It is unarguably true that social media is a platform that has given voice to the voiceless and has helped boost communication across the world.
It has also brought about citizen journalism where anyone and everyone can actively play a role in the process of collecting, reporting, analyzing, and disseminating news and information.
To a large extent, it has helped in restructuring communication and information.
The proposed social media bill in Nigeria
In 2019, news broke that the Senate were considering signing a bill that will regulate the use of social media in Nigeria.
The aim of the bill is to curb fake news but many believe the government intend to use it as propaganda to restrict the flow of information and prevent them from condemning the government.
The bill named ‘Protection from Internet Falsehood and Manipulations Bill, 2019’ is sponsored by Mohammed Sani Musa and it was read for the first time on Tuesday, November 5, 2019.
Mr Musa said the bill is for “patriotic Nigerians” who want to see the country live in peace.
The bill gives the government the power to shut down the internet at their own will.
An active supporter of the bill is Senator Elisha Abbo, who is currently being investigated for an alleged assault he carried out on a woman at a sex-toy shop in Abuja.
The senator was caught on a CCTV footage, slapping the woman repeatedly in July.
Senator Abbo supports the bill, perhaps because it is beneficial to him, but his reason is to prevent “fake news” from spreading to different countries.
According to him, fake news is “a cancer waiting to consume all of us.”
The penalties of the Social Media Bill if passed
Reading out the penalties, the sponsor of the Protection from Internet Falsehood and Manipulations Bill, also known as the Social Media Bill, Senator Mohammed Sani Musa said;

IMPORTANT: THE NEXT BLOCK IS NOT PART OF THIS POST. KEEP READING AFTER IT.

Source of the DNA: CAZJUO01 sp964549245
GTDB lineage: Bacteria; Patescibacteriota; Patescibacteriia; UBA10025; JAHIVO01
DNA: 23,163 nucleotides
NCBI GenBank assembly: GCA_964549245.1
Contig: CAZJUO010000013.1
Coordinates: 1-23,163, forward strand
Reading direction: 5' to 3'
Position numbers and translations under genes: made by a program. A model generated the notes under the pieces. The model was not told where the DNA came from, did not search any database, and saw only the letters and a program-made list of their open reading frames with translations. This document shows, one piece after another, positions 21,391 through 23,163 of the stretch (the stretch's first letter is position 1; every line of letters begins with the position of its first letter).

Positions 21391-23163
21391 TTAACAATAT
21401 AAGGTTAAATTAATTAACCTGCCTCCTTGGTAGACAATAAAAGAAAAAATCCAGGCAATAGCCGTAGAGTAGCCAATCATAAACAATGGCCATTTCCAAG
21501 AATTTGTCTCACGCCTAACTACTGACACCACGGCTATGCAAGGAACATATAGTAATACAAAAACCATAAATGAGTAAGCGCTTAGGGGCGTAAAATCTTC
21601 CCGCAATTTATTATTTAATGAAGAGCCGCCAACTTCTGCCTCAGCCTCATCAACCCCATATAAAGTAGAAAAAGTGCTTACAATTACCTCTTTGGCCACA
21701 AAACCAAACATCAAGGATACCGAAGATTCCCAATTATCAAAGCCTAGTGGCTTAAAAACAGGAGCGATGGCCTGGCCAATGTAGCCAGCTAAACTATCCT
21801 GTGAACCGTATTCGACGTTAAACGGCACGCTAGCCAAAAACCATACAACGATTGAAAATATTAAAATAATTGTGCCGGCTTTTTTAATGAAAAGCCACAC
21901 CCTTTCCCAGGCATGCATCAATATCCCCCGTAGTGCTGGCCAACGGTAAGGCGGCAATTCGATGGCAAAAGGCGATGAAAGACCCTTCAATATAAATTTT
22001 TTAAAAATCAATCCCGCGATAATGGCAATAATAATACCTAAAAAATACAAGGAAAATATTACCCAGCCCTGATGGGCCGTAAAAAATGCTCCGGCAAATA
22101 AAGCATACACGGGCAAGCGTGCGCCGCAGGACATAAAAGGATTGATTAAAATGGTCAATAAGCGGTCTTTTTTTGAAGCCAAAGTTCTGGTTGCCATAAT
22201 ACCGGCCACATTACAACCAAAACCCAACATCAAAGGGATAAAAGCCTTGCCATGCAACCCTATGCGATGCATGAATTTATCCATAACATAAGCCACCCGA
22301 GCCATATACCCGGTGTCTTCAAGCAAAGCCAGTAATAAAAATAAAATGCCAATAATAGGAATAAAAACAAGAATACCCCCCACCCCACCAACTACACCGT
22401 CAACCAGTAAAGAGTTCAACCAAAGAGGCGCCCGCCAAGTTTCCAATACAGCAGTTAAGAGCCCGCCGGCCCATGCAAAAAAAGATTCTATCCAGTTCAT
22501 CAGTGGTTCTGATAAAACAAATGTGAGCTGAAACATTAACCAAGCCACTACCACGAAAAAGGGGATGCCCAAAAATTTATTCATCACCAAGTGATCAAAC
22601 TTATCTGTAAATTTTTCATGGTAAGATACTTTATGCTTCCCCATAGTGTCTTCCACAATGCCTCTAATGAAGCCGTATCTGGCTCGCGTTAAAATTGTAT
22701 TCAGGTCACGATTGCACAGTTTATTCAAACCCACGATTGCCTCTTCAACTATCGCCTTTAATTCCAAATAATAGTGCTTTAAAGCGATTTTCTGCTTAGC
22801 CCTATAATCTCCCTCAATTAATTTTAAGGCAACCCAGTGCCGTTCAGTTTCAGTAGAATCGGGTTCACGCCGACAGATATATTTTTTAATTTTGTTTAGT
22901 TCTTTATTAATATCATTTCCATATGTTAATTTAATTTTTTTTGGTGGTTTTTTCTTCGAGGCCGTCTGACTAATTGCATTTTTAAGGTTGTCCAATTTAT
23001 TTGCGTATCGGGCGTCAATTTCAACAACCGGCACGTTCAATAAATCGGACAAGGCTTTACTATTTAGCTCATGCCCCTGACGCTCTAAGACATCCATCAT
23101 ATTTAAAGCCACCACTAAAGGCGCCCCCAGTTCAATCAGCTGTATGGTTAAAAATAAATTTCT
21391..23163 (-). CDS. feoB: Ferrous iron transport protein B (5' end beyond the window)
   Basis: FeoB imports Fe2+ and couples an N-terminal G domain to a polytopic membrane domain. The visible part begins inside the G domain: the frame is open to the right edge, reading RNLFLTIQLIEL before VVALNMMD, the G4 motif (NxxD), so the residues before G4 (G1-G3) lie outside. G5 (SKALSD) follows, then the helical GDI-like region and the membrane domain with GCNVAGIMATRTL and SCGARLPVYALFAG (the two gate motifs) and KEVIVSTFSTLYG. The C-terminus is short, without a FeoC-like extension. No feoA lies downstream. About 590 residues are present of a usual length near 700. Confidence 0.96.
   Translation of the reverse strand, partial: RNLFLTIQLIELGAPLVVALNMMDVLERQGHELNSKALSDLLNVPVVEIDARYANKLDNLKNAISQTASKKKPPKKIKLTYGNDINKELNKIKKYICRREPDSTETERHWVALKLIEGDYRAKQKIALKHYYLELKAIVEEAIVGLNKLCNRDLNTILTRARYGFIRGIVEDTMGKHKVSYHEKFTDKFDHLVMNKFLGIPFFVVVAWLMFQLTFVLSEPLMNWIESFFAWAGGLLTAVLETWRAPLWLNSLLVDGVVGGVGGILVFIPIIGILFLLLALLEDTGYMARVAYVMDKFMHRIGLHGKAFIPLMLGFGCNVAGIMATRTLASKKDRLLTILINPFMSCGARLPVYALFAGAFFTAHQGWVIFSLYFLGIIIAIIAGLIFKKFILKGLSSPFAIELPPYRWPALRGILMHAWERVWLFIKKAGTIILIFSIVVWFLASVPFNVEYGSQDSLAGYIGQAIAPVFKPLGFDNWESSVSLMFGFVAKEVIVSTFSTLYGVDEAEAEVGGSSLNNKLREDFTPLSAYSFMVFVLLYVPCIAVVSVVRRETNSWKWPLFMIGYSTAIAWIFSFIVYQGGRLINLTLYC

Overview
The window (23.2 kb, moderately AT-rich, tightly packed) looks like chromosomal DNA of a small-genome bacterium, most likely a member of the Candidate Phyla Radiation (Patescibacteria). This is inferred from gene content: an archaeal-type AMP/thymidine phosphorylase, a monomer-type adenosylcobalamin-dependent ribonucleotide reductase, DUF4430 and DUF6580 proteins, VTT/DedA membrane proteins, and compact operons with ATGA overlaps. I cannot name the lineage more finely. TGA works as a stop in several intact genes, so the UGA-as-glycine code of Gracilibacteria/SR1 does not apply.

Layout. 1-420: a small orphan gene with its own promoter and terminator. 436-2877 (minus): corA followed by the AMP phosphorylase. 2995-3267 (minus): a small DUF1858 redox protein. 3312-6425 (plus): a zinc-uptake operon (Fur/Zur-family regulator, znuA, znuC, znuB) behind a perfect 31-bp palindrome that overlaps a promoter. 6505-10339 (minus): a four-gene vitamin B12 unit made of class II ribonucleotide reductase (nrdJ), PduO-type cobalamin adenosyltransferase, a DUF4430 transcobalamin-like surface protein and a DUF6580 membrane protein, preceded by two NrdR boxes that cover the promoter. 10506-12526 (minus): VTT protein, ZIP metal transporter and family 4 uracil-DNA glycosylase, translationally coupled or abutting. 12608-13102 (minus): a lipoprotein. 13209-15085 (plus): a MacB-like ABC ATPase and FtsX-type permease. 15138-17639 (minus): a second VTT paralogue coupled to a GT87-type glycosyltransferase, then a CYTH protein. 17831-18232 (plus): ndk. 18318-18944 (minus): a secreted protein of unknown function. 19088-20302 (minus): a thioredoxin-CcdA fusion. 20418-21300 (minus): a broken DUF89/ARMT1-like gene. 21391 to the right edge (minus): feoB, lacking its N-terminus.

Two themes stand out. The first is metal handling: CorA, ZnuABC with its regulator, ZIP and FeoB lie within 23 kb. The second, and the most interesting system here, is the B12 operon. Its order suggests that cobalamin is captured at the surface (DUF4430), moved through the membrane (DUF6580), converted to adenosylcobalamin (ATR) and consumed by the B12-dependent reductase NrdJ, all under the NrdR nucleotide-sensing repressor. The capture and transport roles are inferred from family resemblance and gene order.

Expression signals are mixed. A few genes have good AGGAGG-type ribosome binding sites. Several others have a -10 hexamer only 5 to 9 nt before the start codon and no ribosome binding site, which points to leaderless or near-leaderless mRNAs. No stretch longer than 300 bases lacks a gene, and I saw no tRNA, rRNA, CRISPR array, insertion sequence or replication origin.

“If anyone is caught with this kind of situation, you cough out between N150,000 to a maximum imprisonment of three years or both.
And if it is a corporate organization that refused to block that false information despite the fact that they have been alerted by authorities not to disseminate that information for public interest and they still go-ahead to do it, refusing to do that blockage will be penalized between N5 million to N10 million for those organizations.”
However, despite the abundance of proofs about its existence, Nigeria’s minister of information, Lai Mohammed has said the country is not trying to pass a law that can stifle dissensions. “I’m not even aware of the bill,” Mohammed told DW’s Tim Sebastian in London. He doubled down on that claim moments later, noting that “there is no such bill before the House. I can say that with relative authority.”
Nigerians Reactions to the Social Media Bill
Speaking with Mr Joe Ejofor, the public relations officer in Yaba College Of Technology polytechnic on his view about the social media bill, he said;
“It is a gang up on people’s right. The bill violates a person’s fundamental right to freedom speech if he or she can’t air their opinion without any form of punishment. Coming out to ban social media and send people, who make comments behind their laptops, doesn’t depict a country that wants to grow.
“Notwithstanding, I believe there should be a way out. A lot of people have taken advantage of social media to invade people’s privacy. Even though I oppose the bill, those involved in the act should be penalized. There should be a balance in which people can talk without being penalised. A situation whereby people try to probe into people’s lives should be restricted.”
Another staff, who pleaded anonymity, in the institution, said; “The bill is anti-democratic. Even though the government have made their mistakes in the past, the bill shouldn’t be the next thing. Rather, there is an aspect of the government which needs urgent attention which is the obedience to the rule of law and separation of power”
Making reference to Sowore’s case, he said;
“This is a government that will tell you that the court will release a person but they will keep this person back for being a threat to national security. If the law is eventually passed, a person can be arrested and killed for God knows what. The bill isn’t necessary as there are already provisions of law that will take care of fake news.